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Dr. Will Faithfull

Feature contributions from PCA

statistics, data-science1 min read

I had an interesting discussion on /r/MachineLearning the other day. The crux was, having applied PCA to some data and measuring some aspect of the principal components, how would we relate that back to the original data? It should be simple in principle, but I found myself scratching my head.

Recalling that we apply a transformation to move the data into the principal component space:

$$\mathbf{T} = \mathbf{X}\mathbf{W}$$

Then the question is, what is the relationship of $\mathbf{T}$ to $\mathbf{X}$? Specifically, given these three matrices, we'd like to know to what extent each feature in $\mathbf{X}$ contributed to each principal component in $\mathbf{T}$.

Of course, the answer lies in $\mathbf{W}$, our matrix of coefficients. The eigenvalues (latent) summarise the amount of variance explained by each principal component. We use this to weight $\mathbf{W}$, and then divide through by the total variance inherent in each variable to attain a percentage.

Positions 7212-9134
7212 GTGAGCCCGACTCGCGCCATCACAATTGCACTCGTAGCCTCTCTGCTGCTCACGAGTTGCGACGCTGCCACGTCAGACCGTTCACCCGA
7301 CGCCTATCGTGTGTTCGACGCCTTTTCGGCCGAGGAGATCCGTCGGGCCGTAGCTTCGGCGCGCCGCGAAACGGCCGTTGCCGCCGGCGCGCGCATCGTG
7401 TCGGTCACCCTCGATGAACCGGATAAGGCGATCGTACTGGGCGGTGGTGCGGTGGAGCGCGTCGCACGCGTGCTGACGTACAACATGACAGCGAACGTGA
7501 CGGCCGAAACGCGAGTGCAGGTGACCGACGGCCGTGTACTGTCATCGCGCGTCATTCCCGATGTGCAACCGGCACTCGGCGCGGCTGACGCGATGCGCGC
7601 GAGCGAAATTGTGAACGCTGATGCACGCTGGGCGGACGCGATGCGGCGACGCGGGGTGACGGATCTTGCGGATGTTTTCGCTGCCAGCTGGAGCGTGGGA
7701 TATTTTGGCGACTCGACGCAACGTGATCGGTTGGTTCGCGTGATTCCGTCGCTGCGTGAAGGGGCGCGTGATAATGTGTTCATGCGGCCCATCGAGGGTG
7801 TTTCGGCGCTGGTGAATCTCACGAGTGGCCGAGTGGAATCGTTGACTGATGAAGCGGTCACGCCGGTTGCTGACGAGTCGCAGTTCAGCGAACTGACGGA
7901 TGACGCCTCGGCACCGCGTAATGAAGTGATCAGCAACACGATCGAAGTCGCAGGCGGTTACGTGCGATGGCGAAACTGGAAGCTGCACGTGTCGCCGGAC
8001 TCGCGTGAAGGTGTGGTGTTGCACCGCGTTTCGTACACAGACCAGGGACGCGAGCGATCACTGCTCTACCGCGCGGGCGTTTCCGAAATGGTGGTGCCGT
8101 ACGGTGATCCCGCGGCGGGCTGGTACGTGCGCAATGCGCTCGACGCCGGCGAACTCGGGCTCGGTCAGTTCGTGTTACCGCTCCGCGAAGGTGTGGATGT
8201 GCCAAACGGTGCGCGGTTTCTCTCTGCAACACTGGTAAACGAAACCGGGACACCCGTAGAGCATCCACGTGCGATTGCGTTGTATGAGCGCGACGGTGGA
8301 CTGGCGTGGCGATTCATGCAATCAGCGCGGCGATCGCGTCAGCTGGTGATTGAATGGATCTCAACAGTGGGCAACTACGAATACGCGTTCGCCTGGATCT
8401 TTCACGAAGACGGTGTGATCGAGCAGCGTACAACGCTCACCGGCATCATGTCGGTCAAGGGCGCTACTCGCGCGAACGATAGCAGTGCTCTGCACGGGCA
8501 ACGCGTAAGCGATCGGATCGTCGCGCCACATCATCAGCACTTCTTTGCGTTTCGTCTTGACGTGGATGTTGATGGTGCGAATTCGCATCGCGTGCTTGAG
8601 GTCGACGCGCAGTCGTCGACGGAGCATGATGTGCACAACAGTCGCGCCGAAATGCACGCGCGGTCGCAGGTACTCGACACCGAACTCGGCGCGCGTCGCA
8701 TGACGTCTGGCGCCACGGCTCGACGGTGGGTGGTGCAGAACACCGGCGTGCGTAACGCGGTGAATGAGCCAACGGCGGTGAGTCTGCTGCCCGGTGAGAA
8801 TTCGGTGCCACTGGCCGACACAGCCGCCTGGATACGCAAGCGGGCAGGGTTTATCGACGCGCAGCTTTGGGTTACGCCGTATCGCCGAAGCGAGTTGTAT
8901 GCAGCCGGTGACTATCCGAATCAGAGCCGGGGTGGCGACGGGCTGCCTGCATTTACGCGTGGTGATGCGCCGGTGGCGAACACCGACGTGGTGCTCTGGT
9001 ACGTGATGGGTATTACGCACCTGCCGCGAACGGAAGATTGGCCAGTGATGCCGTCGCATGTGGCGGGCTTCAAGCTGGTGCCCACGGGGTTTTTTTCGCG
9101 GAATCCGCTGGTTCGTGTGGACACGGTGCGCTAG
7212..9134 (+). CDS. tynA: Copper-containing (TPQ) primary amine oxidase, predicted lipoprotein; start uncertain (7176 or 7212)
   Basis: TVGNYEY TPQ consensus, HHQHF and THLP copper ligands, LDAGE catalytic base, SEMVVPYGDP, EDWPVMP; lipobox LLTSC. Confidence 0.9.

1mu = [1 1 1];
2sigma = [1 0.5 0.5; 0.5 1 0.5; 0.5 0.5 12];
3data = mvnrnd(mu, sigma, 100);
4data = mat2gray(data); % Normalise
6[coeff,~,latent] = pca(data);
8% Weighted variance
9var = coeff .* (repmat(latent',size(coeff,2),1) .* coeff);
11% Divide through by variable totals
12totals = repmat(sum(var,2), 1, size(coeff,1));
14contrib = var ./ totals;

Rows of contrib correspond to variables in the original space, columns to principal components. So contrib(m,n) expresses the percentage of variance in variable m explained by principal component n.

1>> contrib
3contrib =
5 0.0340 0.8170 0.1490
6 0.0207 0.4759 0.5034
7 0.9996 0.0004 0.0000
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